Ad Server Basic Performance Metrics – Clicks Vs Conversions


Clicks and Click-through Rate (CTR)

Clicks are a recorded increment in the ad server, counting a user clicking on an ad. As a component of the click redirect, the ad server is pinged and the master database of the ad server appends a row stating that a particular cookieID clicked on an ad at a particular time from a particular Publisher site.

For many years, the click was the only way a user could interact with an ad and show some intent to purchase. On the early web, Advertisers and Publishers were obsessed with the CPC model. With other methods of counting now available such as rich media interaction or view based conversions, the click has lost a lot of value in the display space. Having said this, a click is some indicator of interest and many Advertisers try to separate out their audiences by those that show some interest from those that don’t.

Clicks remain integral to digital advertising owing to the support of them by the performance channels (Affiliate and Paid Search). Clickthrough-rate composes of the number of impressions divided by the number of clicks to determine how many viewers successfully became clickers. Usually this can be expected to be a very low number, certainly much lower than 1% of the total impressions. On a big enough scale this is still a considerable number of interested users, but it is difficult to determine what caused the click itself. Sometimes the creative may have been the most enticing part of the click action (creative optimization) and sometimes it may just been down to the correctly targeting audience (media optimization). Experimentation can help determine what is driving the user to click.

Conversions  & Conversion rate

Just as with clicks, conversions are presented in aggregated reporting as a measure of campaign success, particularly where the user is driven to make a purchase online. Conversions are really; impressions for which a conversion was reported. Conversion reporting will typically displayed so that the total number of conversions is attributed to each ad server entity (channel, Publisher, site, package, placement, ad, creative and version). Conversions to a particular conversion tag will be labelled in reporting along with a conversion rate (conversions divided by impressions) to calculate how many of the users that were exposed to the ad, went through to convert.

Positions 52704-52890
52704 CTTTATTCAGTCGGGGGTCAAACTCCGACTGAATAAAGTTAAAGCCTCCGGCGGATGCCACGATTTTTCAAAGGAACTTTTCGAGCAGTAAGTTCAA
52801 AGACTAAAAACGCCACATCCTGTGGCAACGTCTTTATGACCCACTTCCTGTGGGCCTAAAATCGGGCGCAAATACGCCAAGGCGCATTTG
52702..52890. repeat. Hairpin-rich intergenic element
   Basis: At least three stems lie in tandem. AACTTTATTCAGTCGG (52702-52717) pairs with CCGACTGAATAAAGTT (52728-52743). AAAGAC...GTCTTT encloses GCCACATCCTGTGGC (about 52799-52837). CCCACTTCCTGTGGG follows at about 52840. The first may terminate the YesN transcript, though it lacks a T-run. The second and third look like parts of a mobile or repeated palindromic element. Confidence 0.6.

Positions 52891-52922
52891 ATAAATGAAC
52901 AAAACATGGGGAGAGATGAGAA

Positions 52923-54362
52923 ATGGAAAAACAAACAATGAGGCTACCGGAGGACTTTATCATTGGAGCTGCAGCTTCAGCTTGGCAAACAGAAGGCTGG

Conversions can be broken out into post-impression and post-click conversion events, allowing the Advertiser to dismiss conversions based on impression only exposure to the user. Furthermore it is important when pulling basic aggregated reports (such as performance reports) to remember that conversions are calculated based on the settings shown on the conversion tag in the campaign management interface of the ad server. Both attribution settings and conversion windows will have an impact on the total number of conversions displayed in the conversions column.

With a good grasp of the basic reports, a trafficker can go into the ad server reporting interface and pull the report directly or setup a schedule so that it delivers to the trafficker’s inbox frequently. Third party ad servers design these basic aggregated reports in the interest of time saving so that the trafficker does not have to assemble a report from scratch by collecting up and filtering by a wide range of metrics and hierarchy entities that may not fit together. An example would be trying to report a channel specific metric across a campaign running in a channel that does not support the same metric.

Leaving behind the campaign setup and having the Publisher set the ad tags live means that the work of the trafficker now moves to monitoring and reporting on the progress of the campaign. The first stage in this process of involves checking that the campaign has actually kicked off (i.e. are the ads delivering, clicking through and are the users converting). It is recommended therefore for the trafficker to check basic aggregated reporting within twenty four hours of the campaign going live. The initial data available in delivery reports would just be an indicator that things kick off well. The trafficker would then move onto looking at verification reports before taking a deeper dive into the available data via more advanced aggregated reports, fully customized reports or channel specific reports.

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